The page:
Real Estate Roundup: Californians Are Still Placing the Nation’s Largest Down Payments
Here’s a look at recent news of interest to homebuyers, home sellers, and the home-curious.
GOLDEN STATE HOMEBUYERS SHELL OUT SIX FIGURES ON A DOWN PAYMENT
American homebuyers placed the largest down payments in nearly 15 years in the third quarter, with those in major California metropolitan areas shelling out anywhere from five to 14 times the national average.
ATTOM Data Solutions’ latest U.S. Residential Property Mortgage Report puts the median down payment for single-family homes and condominiums in the third quarter at $20,250, the highest since the beginning of the century. That represents 7.6 percent of the median home sales price, the most since the last quarter of 2003.
Homebuyers in the San Jose metropolitan area dropped the largest down payments in the country — 24.7 percent of the median-priced $1,125,000 home or $277,700. Buyers in San Francisco followed, putting down 23.3 percent on an $860,000 home, equaling $200,000. In No. 3 Los Angeles and No. 4 Oxnard, the median down payment was around 20 percent, representing a respective $130,000 and $113,050.
California home shoppers who lack hefty down-payment resources may want to consider the Central Valley, where buyers put down $20,000 or less in Modesto, Fresno, and Bakersfield.
SAN MATEO COUNTY VOTERS SAY YES TO MORE NEW HOUSING
After a prolonged discourse, the small San Mateo County city of Brisbane, located just south of San Francisco, has finally approved a plan to consider developing housing on a 660-acre parcel of unused land.
As Curbed SF reports, a measure on the ballot asked Brisbane residents whether the city should possibly construct up to 2,200 housing units on a plot of land known as Baylands. More than 55 percent of voters were in favor of the initiative, which does not actually authorize developing the housing units on the site but changes city plans to allow it.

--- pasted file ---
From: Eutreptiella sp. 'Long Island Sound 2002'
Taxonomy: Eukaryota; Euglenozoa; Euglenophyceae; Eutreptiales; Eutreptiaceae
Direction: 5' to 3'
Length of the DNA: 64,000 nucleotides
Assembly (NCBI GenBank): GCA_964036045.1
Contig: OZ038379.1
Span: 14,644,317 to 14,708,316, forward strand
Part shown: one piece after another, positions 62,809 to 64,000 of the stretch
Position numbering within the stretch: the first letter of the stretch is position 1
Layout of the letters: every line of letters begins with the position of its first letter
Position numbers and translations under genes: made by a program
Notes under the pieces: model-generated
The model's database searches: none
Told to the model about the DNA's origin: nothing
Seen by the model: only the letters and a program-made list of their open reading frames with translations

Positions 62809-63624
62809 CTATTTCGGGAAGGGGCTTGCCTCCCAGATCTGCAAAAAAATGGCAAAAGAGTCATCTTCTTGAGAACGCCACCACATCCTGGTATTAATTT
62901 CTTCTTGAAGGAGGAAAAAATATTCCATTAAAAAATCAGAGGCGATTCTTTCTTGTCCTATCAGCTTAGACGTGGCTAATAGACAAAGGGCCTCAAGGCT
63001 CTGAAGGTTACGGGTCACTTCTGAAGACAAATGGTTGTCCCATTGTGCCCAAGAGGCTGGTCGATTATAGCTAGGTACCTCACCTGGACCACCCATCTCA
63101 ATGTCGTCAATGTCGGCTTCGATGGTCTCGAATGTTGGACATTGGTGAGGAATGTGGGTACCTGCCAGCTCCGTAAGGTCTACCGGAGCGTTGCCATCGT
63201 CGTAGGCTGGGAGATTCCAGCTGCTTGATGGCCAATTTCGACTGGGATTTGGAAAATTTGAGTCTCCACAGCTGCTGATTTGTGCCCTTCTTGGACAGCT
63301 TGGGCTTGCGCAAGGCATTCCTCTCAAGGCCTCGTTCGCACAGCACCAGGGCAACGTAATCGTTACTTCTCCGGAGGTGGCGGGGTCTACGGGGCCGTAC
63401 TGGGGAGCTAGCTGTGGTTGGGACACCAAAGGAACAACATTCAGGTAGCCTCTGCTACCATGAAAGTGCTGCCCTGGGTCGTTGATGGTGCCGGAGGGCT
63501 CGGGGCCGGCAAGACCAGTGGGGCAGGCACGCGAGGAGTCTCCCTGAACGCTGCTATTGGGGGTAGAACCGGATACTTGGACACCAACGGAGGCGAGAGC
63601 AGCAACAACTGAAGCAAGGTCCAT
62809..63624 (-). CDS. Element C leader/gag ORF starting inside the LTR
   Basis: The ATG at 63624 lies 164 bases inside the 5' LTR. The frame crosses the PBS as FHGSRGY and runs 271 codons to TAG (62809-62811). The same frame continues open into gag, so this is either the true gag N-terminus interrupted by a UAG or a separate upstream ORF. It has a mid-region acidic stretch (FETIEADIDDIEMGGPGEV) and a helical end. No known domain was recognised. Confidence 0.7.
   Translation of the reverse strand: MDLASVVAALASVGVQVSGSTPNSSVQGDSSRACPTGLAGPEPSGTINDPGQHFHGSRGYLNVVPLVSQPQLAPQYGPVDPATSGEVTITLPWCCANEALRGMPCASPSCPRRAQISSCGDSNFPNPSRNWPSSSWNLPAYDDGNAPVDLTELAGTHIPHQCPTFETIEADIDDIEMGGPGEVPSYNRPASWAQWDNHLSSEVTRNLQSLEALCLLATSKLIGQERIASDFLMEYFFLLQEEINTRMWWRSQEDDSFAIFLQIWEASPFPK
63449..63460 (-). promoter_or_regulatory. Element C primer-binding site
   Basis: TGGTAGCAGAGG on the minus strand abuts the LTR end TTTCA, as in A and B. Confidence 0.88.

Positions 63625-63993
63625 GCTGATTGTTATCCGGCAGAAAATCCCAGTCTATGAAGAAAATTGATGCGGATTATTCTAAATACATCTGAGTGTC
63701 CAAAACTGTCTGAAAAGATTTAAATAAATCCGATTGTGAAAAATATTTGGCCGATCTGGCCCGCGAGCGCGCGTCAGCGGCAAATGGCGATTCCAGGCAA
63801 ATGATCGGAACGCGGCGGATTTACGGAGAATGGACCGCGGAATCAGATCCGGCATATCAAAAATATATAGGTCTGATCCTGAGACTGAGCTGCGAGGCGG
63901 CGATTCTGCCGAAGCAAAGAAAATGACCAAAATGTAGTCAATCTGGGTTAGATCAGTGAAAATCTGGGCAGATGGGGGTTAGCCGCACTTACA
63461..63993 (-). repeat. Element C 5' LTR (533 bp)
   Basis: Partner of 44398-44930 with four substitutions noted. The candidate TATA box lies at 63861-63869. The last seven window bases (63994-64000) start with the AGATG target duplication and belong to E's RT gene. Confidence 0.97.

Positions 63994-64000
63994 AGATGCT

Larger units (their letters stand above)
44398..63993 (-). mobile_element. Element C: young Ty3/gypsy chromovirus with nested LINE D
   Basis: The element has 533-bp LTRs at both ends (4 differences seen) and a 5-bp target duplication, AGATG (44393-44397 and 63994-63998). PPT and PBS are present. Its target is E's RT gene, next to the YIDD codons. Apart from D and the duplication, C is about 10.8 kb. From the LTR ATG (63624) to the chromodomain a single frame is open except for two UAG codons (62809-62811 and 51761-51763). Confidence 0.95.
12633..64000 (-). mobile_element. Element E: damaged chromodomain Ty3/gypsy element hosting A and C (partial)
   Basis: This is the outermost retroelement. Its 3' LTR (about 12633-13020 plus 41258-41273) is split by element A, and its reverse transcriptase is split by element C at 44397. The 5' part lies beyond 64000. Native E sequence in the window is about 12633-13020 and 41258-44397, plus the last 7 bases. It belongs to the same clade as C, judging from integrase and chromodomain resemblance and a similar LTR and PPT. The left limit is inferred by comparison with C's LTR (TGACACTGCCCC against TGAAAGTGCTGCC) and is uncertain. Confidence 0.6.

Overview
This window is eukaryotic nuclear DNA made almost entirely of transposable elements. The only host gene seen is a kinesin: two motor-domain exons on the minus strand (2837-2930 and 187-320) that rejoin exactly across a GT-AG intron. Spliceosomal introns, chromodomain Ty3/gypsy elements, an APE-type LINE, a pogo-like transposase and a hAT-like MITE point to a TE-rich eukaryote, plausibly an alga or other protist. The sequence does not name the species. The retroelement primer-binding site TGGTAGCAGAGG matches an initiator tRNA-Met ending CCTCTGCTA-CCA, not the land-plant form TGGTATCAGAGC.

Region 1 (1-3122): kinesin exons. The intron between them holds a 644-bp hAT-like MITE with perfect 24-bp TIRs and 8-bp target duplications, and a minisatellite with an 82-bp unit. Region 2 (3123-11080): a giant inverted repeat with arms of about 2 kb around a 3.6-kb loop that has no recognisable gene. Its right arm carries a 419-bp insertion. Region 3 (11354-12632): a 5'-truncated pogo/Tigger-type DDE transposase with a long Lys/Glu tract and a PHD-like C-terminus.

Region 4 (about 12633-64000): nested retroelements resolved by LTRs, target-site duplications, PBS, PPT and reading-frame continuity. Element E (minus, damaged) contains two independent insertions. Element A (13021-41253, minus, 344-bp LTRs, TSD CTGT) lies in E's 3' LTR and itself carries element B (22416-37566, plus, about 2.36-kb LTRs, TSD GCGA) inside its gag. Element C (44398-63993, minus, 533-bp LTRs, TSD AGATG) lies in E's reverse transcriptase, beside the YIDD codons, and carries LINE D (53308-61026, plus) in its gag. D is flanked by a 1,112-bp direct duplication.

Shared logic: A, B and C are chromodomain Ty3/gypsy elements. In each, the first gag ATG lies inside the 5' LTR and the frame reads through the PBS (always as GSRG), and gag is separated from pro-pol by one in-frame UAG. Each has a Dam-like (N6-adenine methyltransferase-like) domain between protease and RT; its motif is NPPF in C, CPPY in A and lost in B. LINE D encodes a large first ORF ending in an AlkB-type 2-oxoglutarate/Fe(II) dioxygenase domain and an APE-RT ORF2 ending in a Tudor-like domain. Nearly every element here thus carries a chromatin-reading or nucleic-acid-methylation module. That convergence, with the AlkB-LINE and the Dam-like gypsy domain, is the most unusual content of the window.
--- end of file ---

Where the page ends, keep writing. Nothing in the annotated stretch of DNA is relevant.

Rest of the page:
The owner of the land, Universal Paragon Corporation, has sought to build housing there for more than a decade and has been met with fierce resistance from Brisbane locals. The company now must submit a specific building plan to the city for approval in hopes of finally bringing the Baylands development to fruition.
DECEMBER COULD BE AN OPPORTUNE MONTH FOR HOMEBUYERS
Conventional real estate wisdom dictates that the holiday season is one of the slowest times of the year for activity, but there are a few good reasons why shoppers might not want to pause this December.
A CNBC report says that U.S. homes stay on the market an average of five days longer in December than they do the rest of the year. And as realtor.com Chief Economist Danielle Hale told the publication, December is one of the best months to avoid competition from other buyers, as many are distracted by the upcoming holidays. In fact, listing views on realtor.com are 21 percent lower in Decemeber than they are the rest of the year.
Slowing home price appreciation combined with rising mortgage rates are prompting more homebuyers than usual to enter the market as 2018 nears its end. The latest numbers from Freddie Mac put 30-year, fixed-rate mortgages at 4.63 percent for the week ended Dec. 13, the lowest in three months but up from 3.93 percent at the same time last year.
THE COLOR OF 2019 AND HOW TO BEST USE IT IN A HOME
Color heavyweight Pantone has released 2019’s color of the year, a shade dubbed Living Coral, and a California newspaper has some tips on how to put it to work in your home.
Described as a “life-affirming shade of orange with a golden undertone,” the company says that Living Coral provides warmth, welcomes lighthearted activity, and fosters expression. In interior design, the color is said to work well with blankets, shag rugs, and upholstery, adding a dramatic touch to any room in which it is used.
The Mercury News offers some additional tips for incorporating Living Coral into a home, including pairing it with shades of grey or brown. The hue also helps brighten rooms that do not get much natural light and can be used as wall color for a more bold interior-design statement.